If urgent, it’s often possible to split a project across two or more translators, although stylistic differences can be difficult to avoid.
Since we also properly review all work in-house to ensure product quality we may quote longer lead times than less diligent providers.
That depends on the language, subject and degree of legal, technical or other specialist nature of the document. Our rates are charged per thousand source words (or a minimum charge if applicable) and vary between language combinations.
The more accessible text is, the easier and quicker it is for us to translate. Word, Excel, Powerpoint, or Open Office files, or HTM or PHP webpages, are ideal. We’re unusual in being equally able to handle Quark, Illustrator, and InDesign “DTP” or “Typesetting” files – which most translators can’t use at all – and provide full multilingual typesetting services in these.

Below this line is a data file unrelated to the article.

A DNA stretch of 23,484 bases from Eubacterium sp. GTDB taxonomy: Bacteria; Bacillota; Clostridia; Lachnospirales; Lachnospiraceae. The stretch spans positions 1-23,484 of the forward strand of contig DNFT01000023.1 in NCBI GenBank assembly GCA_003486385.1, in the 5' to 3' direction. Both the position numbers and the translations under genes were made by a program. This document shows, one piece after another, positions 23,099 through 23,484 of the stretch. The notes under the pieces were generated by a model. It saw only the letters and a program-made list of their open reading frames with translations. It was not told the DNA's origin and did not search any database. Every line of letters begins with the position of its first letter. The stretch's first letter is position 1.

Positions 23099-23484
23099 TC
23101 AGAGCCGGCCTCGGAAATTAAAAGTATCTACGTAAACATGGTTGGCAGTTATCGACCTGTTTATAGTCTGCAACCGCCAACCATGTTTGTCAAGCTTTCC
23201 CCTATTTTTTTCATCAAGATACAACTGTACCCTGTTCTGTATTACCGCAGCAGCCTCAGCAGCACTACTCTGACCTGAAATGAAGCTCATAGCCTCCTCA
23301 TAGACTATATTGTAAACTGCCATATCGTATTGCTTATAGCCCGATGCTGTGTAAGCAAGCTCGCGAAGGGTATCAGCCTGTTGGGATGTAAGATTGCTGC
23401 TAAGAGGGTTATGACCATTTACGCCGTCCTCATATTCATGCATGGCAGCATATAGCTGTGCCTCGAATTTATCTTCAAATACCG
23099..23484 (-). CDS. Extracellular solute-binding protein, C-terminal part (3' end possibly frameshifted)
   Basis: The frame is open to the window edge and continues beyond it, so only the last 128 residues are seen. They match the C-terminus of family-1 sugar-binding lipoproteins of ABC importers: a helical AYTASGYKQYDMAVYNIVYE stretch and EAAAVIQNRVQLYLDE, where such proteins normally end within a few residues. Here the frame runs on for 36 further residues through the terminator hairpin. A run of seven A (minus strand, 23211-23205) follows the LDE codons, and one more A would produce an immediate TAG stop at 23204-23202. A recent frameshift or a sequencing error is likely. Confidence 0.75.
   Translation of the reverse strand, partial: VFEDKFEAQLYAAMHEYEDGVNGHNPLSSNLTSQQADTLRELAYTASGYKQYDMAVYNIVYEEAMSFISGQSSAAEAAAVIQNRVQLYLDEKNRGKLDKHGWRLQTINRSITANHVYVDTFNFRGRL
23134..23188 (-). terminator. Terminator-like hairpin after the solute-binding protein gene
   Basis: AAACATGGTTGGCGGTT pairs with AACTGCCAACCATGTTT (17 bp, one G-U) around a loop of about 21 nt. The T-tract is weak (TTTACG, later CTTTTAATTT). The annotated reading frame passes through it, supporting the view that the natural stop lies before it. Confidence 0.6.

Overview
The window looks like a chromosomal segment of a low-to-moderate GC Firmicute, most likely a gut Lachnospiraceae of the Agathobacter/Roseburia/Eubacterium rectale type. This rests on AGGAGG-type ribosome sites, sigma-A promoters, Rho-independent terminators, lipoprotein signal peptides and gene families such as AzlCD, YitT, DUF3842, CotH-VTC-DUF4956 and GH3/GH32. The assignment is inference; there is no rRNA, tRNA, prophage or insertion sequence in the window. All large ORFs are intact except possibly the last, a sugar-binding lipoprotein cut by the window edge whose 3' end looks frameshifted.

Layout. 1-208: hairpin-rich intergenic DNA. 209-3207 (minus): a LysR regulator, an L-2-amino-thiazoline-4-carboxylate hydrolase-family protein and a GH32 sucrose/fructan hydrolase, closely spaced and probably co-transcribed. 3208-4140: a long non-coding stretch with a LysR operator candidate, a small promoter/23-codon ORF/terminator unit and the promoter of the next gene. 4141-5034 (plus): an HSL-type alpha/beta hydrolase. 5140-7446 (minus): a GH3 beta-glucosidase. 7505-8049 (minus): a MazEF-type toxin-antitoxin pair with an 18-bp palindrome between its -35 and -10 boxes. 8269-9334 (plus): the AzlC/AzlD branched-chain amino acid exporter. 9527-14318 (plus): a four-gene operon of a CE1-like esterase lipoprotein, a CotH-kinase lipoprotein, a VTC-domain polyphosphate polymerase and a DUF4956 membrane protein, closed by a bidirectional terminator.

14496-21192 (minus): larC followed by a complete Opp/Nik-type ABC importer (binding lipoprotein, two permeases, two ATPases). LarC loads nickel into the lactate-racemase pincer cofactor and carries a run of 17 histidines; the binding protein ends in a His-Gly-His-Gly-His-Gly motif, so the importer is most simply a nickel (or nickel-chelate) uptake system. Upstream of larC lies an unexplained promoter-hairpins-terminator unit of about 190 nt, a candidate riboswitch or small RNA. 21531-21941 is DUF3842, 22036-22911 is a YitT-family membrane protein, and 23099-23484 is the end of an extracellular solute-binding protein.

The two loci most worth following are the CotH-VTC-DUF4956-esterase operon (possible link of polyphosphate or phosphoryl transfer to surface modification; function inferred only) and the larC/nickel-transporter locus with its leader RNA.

Least usable are scans – usually TIFF or JPG files. These are totally inaccessible – you’re looking at a “photograph” of text that can’t be overtyped or edited and must be re-typed, in the same way as hard copy.
PDF is (usually) somewhere in the middle – the PDF must be first converted to something more usable which takes additional time and can incur cost. It’s also worth remembering that making a PDF (or “Portable Document Format”) is essentially a printing process, so can destroy many document features.
A PDF is always produced FROM another format or application, so wherever possible please provide us with the source format from which the PDF was made. More accessible formats can generally be delivered more quickly, and may also bring some cost benefits.
You’ll find lots more helpful advice on obtaining the best translation in our Really Helpful Friendly Guide to Language Translation